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  • Suzanne Noble

How much should I charge for my room?



Setting an affordable and fair price for your room can be the difference between the length of time it takes to find you the ideal home-mate and someone who merely occupies a room. What makes a person compatible is a separate topic in itself but, in our experience, it goes beyond how much you respect each other’s attitude to cleanliness, noise and drugs/alcohol use and speaks to shared values and one's approach to life. I liken it to going on a holiday with a best friend, only to discover they leave their knickers and all their other clothes on the floor every time they get into bed or never volunteer to wash a plate or a cup. It’s the stuff that you often find out about when it’s too late that can make or break the relationship.


I’m not suggesting that it’s possible to find out everything about your prospective home-mate before they move in but it’s certainly easier when you’ve given yourself enough time and thought about what kind of person you’re seeking and set the budget at an affordable price in order that your choice is not limited solely to the one person who is in a position to pay a higher-than-market-rate price.

Set the rent too high and you may find yourself with someone that, while able to pay it in the short-term, may not stick around or may have expectations that don’t meet your own. On the other hand, setting a more affordable and attractive rent can mean you are in a better position to find someone with whom you gel and becomes a real friend.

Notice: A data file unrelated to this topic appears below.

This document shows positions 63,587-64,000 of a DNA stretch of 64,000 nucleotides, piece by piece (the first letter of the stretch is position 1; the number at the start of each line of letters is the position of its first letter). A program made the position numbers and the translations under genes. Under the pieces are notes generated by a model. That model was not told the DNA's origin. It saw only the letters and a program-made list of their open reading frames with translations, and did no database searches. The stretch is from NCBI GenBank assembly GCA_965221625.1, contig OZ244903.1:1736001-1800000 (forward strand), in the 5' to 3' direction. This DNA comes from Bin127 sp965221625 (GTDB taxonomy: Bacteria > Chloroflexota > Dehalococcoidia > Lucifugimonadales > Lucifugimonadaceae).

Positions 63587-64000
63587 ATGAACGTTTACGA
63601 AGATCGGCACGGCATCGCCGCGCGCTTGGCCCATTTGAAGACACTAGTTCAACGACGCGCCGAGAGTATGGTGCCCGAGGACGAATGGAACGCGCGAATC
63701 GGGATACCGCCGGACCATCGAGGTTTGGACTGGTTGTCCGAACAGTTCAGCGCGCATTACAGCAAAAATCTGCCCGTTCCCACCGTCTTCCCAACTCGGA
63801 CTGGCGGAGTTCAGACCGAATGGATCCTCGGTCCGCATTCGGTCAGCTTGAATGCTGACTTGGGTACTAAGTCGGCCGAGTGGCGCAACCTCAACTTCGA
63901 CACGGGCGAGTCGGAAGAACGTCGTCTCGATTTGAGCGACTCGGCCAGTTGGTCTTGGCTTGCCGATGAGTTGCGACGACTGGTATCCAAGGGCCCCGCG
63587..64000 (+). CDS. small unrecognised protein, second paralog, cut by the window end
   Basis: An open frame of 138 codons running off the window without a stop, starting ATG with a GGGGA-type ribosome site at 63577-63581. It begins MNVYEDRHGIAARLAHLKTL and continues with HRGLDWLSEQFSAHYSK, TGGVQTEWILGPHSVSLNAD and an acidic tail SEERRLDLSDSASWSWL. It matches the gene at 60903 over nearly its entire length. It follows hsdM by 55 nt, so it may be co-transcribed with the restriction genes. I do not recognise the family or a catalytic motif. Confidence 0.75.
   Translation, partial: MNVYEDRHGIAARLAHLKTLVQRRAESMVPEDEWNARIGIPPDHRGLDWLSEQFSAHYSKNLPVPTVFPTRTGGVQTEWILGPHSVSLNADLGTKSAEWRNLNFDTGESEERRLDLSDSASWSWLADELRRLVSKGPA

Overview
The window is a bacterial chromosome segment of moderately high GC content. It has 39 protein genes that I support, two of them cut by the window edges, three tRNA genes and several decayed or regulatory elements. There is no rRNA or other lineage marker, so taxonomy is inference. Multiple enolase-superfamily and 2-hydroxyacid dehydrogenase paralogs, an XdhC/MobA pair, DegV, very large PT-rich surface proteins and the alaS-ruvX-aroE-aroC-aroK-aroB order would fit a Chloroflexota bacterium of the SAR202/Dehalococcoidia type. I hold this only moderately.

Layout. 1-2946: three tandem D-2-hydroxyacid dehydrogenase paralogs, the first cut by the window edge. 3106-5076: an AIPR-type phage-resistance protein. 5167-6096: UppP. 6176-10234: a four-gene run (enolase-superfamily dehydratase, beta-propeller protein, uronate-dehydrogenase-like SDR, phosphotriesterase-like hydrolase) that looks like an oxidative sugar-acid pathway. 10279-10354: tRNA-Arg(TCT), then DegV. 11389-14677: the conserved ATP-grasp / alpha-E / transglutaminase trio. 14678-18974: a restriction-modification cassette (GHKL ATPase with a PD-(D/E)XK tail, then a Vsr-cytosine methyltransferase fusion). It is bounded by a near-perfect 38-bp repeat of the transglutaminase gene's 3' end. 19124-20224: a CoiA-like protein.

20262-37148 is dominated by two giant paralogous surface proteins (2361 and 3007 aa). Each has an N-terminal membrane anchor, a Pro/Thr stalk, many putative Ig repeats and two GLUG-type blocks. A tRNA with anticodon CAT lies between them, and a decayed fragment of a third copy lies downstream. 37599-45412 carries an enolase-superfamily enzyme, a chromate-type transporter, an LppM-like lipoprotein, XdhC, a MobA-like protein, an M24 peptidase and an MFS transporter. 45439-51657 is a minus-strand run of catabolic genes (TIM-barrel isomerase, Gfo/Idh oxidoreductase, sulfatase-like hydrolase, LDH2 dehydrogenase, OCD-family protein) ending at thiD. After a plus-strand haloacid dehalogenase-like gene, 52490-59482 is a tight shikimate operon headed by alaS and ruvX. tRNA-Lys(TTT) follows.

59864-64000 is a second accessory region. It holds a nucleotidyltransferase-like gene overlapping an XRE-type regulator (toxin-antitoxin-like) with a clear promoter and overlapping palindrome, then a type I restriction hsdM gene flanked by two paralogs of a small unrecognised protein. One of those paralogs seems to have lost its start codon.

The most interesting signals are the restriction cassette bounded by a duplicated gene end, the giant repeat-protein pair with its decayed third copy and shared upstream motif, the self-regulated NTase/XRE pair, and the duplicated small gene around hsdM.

For some older Silver Sharers, having someone around who can help out with chores, walk the dog or be there for security reasons, holds equal importance to finding someone who is only there for financial reasons. In such instances, charging a smaller amount with the proviso that the renter commits to providing a set number of hours a week may be the ideal solution. My experience is that the more accommodating and clear you both are, the easier it is to find the right person. You can even think about setting this out in your lodger's agreement so that there's no hidden surprises on both sides.

In general London prices for a room tend to start at £400/month (perhaps with some home help involved or in Zone 3) up to around £1000 which would assume sole use of a bathroom, sometimes kitchen and a large living area in Zone 2. Generally, the closer to Central London and the bigger the space in which the lodger has sole occupancy, the higher the price.


Renters prefer rooms with as little of the owner’s personality stamped upon them. You’re setting up a person with a home, not temporary accommodation. It’s unlikely that anyone is going to care or wants to pay extra for a designer wardrobe or Egyptian cotton sheets on the bed.


If you need any help with setting the price of your room, send us a message and we’re happy to help. We want to help you create a harmonious household.

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